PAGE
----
Frank Funk

New member
So your theory is basically that with BRICS we may see the classical offshore system come back since the small tax havens could use BRICS as oppossed to SWIFT thus the OECD and US losing basically all its leverage... so now we are in a unsustainable transitionary period where they attempt to crack down on all havens but we will eventually see this system collapse due to the emergence of a multipolar world? China/Russia will be incentivized to allow these havens as a way of further trying to hurt the west perhaps through erosion of their tax base?
Pretty much, yes. You already see a lot of talk around Russia, China and co. working on a commodity backed currency, Egypt, KSA and Turkey joining Brics, KSA considering other currencies for oil payment and them giving Biden the cold shoulder, Russia talking about friendly countries and Gold/BTC...
And let's not forgot that (I think) 80+ countries have not condemned the Russian invasion or stayed neutral on the matter, most of the global south does not give a f about the western direction around this.

Just imagine during the OPEC+ meeting on Aug 3rd they announce payment in some other currencies is possible.

We are in the budding phase of a multipolar world, let's just hope for a smoothish transition.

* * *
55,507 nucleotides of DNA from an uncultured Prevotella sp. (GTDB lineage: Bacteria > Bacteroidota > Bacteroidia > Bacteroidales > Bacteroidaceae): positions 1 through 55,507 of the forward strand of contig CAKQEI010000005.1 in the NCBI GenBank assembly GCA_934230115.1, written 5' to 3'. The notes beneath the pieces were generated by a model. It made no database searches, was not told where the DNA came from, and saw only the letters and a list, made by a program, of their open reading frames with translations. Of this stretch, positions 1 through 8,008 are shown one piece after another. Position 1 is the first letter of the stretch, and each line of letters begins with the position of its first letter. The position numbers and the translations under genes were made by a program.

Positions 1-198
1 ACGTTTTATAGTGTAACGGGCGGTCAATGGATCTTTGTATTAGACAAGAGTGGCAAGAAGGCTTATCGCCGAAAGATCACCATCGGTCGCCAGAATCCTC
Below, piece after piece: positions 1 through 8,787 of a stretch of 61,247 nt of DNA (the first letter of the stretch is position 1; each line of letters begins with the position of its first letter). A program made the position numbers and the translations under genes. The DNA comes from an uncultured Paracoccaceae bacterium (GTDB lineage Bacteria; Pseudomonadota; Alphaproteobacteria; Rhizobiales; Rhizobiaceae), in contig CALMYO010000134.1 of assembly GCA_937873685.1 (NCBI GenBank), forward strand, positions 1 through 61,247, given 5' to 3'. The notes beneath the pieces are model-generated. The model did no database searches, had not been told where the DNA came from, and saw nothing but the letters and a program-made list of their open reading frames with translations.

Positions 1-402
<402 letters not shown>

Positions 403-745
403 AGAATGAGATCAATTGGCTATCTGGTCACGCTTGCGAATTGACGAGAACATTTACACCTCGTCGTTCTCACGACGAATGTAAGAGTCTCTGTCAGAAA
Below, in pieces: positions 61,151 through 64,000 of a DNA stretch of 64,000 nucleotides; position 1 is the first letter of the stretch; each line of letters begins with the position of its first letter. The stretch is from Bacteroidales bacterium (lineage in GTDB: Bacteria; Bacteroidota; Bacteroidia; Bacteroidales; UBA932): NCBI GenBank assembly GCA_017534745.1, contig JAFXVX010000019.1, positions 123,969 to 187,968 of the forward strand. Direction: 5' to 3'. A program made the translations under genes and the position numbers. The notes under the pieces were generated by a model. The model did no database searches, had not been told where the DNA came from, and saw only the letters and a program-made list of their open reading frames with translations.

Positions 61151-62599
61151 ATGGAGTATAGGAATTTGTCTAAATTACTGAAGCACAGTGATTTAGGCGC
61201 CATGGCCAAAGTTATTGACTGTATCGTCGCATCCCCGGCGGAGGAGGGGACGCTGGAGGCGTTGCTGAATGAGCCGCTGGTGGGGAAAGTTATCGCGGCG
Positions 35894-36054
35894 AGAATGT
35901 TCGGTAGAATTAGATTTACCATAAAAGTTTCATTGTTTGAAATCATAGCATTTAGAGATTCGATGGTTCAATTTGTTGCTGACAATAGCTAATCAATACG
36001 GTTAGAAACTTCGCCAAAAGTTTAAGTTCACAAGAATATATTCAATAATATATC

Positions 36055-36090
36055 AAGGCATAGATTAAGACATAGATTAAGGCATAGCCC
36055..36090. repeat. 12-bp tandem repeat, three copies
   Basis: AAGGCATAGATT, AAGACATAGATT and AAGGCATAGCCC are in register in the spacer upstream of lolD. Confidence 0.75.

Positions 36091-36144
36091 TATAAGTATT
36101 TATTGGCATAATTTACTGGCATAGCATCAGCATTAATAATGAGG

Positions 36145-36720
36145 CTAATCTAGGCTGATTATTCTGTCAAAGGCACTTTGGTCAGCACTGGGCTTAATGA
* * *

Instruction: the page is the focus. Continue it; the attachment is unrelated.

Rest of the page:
JackAlabama

Entrepreneur
The 160 jurisdictions that make up the OECD Forum on Transparency is just to keep U.S happy sadly as it pays the lions share of the bills ;). Always good to stay in their good books.

I think the global financial system as we know it will fracture along geopolitical lines at some point with a BRICS system on one side and the current U.S dominated one on the other.

Only then people will get to choose between friendship with U.S on one side and economic hard reality on the other. Threats of exclusion will work in the short term as exclusion is brutal for small tax havens like mine (Bahamas). We are not self sufficient in any shape or form to argue...lol. But long term the U.S's financial order and its control of the global financial system will diminish. This will make threats by OECD's Global Forum on Transparency and its largest funder the U.S an exercise in self harm ;).
Good analysis.
My crystal ball calls for 3 blocks.

The us one with the usd for the west and japan/southkorea, the china one with their yuan cbdc for maybe the -stans and some close trading partners and eventually some african nations.
and then the brics/developing block with a basket of national currencies, commodity based things and bitcoin. Absent of a "trusted" standard, this basket will be a mix.

Moving between these blocks will be a key skill and a good spot to make money but it will not be easy and might be even illegal.
 

JackAlabama

Entrepreneur
Let's wait until the real estate bubble explodes in China and then see what happens.
Simple. Lockdowns.
Second. Money printing. Which will come to the west afterwards (lets say a 9months period).

China is not the driver any more. That is yesterdays news.
Brasil and India are more interesting as well as the nations not in there yet.